Barren.

May 20, 2012

Now here’s another post that has been hard to write. It’s funny that when I discuss people I know and love, it becomes difficult to ensure I get it right – to respect them.

I feel a little ashamed about my last post – carrying on about the difficulties of motherhood – when there are SOOO many women who would give anything and everything (and financially, they generally do) to be able to have a baby.

A very close and dear friend of mine, is in a horrible, heart-wrenching, never-ending roundabout – desperately trying to fall pregnant and it’s getting towards the end of ‘trying’ through IVF…and she’s so very, very sad.

She used the word barren.

It’s such a confronting word – like a slap – and it pained me to hear her say it about herself, with such anguish. I didn’t know how to console her. How could I? When I know that if I were in her place, I’d be devastated…just like she is.

My friend is not someone who ‘left it too late’ – although she is 40+ – she just met the perfect, love of her life in her mid-30s. They are a beautiful couple who are so blessed to have found each other; it’s such a cruel irony that they seem unable to conceive and take that natural next step.

In her place, I’d be wallowing in a murky sea of, “Why?” As she put it, on paper everything looks right – but it just isn’t happening and in this day and age of advanced technology – they can’t tell her why.

To add salt to the wound – she is friends with a couple (two males) who have two children, through surrogacy. They are close and my friend is not only delighted for them but is also God Mother to one of the children – but the surrogacy door is closed for her because here in NSW, it’s a criminal act (as of last November) to pay someone to have your child:

“It will impose penalties of two years’ jail, a $110,000 fine, or both on parents who pay for a surrogate here or abroad to carry their child.” *

…unless my friend moves to Victoria – where it’s legal. So we are a divided nation on the topic of surrogacy, it seems.

And what does the future hold for women in this situation? Well, they see a bleak and lonely one – one where they can’t pass on their lessons on life to their child, wrapped in unconditional love. Worse still, they wonder whether they’ll be enough for their partner – not being able to ‘give’ them a child.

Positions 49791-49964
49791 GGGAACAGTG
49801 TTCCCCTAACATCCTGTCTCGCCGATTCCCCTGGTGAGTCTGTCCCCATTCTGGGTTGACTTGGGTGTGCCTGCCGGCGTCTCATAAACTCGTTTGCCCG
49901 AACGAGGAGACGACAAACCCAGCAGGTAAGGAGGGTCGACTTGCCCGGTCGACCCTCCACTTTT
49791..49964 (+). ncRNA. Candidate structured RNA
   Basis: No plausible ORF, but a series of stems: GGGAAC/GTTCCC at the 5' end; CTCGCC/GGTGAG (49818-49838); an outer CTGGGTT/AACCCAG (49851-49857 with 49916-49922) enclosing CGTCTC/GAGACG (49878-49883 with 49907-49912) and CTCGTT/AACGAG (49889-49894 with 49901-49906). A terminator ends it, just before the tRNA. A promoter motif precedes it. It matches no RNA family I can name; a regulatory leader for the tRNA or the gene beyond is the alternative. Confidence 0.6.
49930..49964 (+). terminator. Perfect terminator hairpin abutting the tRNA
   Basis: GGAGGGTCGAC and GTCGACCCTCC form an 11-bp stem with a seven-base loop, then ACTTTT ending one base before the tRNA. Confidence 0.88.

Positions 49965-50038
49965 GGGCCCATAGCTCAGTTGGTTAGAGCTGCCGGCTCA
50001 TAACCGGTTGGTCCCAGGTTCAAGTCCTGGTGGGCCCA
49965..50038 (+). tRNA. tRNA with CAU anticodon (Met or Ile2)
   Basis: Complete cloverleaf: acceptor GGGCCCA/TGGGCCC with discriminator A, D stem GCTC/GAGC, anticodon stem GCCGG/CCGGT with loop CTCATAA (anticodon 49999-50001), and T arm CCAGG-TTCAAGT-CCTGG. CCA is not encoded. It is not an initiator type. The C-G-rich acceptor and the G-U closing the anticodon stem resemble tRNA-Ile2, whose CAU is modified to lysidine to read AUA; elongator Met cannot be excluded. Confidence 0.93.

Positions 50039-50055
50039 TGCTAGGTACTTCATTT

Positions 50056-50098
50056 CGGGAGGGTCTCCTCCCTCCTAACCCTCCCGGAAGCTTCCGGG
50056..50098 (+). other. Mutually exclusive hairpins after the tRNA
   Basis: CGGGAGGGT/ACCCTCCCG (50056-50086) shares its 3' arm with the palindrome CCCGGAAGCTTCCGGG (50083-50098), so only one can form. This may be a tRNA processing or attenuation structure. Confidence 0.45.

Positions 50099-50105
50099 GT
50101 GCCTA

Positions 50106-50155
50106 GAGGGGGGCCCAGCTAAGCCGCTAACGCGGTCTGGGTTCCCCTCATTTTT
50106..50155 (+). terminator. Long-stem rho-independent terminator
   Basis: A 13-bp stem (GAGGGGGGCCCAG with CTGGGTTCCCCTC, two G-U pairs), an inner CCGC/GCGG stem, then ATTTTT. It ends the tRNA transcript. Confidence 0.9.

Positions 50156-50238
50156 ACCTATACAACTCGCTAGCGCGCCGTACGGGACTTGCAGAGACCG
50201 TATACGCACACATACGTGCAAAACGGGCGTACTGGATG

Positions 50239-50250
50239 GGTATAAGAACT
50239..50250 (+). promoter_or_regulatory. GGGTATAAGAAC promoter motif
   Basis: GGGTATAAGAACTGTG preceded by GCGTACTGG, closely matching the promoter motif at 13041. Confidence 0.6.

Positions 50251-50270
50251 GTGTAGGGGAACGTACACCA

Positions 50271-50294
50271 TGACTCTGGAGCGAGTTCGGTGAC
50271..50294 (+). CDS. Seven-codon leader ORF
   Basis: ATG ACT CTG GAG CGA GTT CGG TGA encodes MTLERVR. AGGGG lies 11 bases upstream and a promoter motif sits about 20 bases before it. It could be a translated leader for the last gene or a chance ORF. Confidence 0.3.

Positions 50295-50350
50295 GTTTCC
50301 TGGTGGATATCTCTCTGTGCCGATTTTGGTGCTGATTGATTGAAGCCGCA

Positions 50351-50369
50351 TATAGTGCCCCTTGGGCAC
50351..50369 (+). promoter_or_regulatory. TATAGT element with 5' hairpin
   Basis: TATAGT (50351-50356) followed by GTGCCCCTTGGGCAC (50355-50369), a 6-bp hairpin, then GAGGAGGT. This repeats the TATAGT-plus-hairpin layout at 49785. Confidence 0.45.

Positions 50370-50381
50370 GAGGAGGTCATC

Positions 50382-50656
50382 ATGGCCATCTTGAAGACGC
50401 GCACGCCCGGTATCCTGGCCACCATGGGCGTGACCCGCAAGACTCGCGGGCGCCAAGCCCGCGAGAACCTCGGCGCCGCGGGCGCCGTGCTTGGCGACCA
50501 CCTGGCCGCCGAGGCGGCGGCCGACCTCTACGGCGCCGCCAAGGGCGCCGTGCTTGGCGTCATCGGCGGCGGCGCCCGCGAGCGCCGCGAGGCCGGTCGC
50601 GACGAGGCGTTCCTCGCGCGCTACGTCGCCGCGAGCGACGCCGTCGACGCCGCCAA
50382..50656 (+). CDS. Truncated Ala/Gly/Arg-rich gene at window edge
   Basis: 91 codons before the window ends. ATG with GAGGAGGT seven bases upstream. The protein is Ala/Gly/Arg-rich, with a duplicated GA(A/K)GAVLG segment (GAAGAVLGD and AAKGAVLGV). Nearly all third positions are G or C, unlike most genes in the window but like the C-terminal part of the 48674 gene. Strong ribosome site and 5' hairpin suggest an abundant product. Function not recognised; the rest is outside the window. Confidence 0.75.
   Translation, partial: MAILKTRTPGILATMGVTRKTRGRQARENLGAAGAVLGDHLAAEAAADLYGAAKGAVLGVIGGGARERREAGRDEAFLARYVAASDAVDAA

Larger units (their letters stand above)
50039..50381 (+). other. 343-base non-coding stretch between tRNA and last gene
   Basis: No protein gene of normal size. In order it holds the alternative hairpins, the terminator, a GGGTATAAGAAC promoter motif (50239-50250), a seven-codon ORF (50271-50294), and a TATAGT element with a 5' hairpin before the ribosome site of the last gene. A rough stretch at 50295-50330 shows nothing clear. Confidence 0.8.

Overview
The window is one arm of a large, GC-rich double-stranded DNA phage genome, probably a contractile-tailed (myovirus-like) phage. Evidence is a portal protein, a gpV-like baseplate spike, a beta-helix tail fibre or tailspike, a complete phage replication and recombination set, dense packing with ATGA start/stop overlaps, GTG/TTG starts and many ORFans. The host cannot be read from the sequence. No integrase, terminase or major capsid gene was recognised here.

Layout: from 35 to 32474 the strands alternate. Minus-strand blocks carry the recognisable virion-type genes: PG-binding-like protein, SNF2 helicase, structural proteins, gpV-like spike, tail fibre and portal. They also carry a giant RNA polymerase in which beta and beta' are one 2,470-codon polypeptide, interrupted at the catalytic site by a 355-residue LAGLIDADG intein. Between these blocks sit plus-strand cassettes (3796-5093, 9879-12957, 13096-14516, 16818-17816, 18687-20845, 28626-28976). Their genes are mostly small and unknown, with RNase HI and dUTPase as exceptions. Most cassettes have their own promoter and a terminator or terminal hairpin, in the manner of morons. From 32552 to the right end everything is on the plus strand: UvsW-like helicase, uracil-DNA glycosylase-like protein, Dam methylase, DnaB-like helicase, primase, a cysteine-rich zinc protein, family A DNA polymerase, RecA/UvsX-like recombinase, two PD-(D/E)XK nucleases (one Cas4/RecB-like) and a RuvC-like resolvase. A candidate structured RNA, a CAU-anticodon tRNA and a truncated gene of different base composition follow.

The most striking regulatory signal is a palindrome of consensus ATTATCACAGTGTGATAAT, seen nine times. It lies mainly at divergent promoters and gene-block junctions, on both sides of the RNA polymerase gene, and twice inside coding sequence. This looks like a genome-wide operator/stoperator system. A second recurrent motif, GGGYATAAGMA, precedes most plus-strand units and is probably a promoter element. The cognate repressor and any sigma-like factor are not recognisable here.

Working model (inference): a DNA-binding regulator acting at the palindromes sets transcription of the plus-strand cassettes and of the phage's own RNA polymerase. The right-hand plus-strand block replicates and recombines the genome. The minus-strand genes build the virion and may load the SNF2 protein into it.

Question #45: Are there any of you out there who can bestow some wisdom and support on this matter?

I’ve known quite a few women throughout my life, who have found pregnancy – such a natural and seemingly easy thing to do – skip past them. They’ve had to go through the pain of seeing their period arrive, over and over again, and get that sinking feeling – a hole where hope was bubbling only a moment ago. I felt that stomach plummet sensation twice – once before each one of my girls decided to join me. Each time I thought, “Oh no.”

But if I multiply those two nothing moments in my life, by the countless times these women see their period arrive, before they decide to try IVF and suffer egg extractions, needles, pills…and STILL see their period arrive…well, I can’t know what sort of grief that brings – but I did hear it in my friend’s voice.

It’s an understatement to say that I feel fickle and ungrateful, complaining about my children…simply being children. I know that many women would swap with me in a heartbeat.

My heart goes out to all the women who experience these soul-destroying months.

… and I send out my deepest love to you, dear friend.

Deep Breath.

x

* http://www.smh.com.au/lifestyle/diet-and-fitness/how-what-nicole-kidman-has-done-will-soon-be-a-crime-in-nsw-20110118-19v10.html

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8 Responses to “Barren.”

  1. I am now in my early 40’s and was unable to have children. In some ways I have found it easier as I have moved into my 40’s to accept that it is not going to happen now, but there are days when it still feels like a raw tangible pain inside. What makes it harder is that in a day and age of so many fertility treatments many people assume that I did not want children or that I dislike children. Neither of which is true. Mother’s day is always a particularly tough day. I’m hoping that over time it will get easier. I can’t offer anything to your friend other than compassion and empathy and a hope that she is able to find some peace.

    • questionsforwomen said

      I think she mentioned how hard Mothers’ Day was too. Thank you so much for sharing and for your kind words.

  2. ashasuparna said

    I’m 26 and the doctors say I’m not fine. I’m highly diabetic and have various other health problems. Even when I did get pregnant, it didn’t follow through. It’s not the same as barren, but close enough. I’m looking at adoption now.

    • questionsforwomen said

      It’s funny how when you’re growing up, you’re made to believe that ANY sexual contact will end up in an unwanted pregnancy…that it’s that easy. I’m sorry to hear that you are finding it hard to fall. I hope it all turns out well for you. x

      • ashasuparna said

        I know. Tell me about it. But I’m hoping age is on my side. And I’m willing to try everything in the book and otherwise.

        Thanks. 🙂

  3. lamehousewife said

    Would she consider adoption?

    • questionsforwomen said

      I think age plays a part and she is (I think) passed the age of doing it. Overseas adoption is next to impossible with the amount it costs and the time it takes.

      • lamehousewife said

        I didn’t realize there was an age requirement. I will pray for her. It is sad to see when some want children so badly and others throw them away so nonchalantly. God bless…

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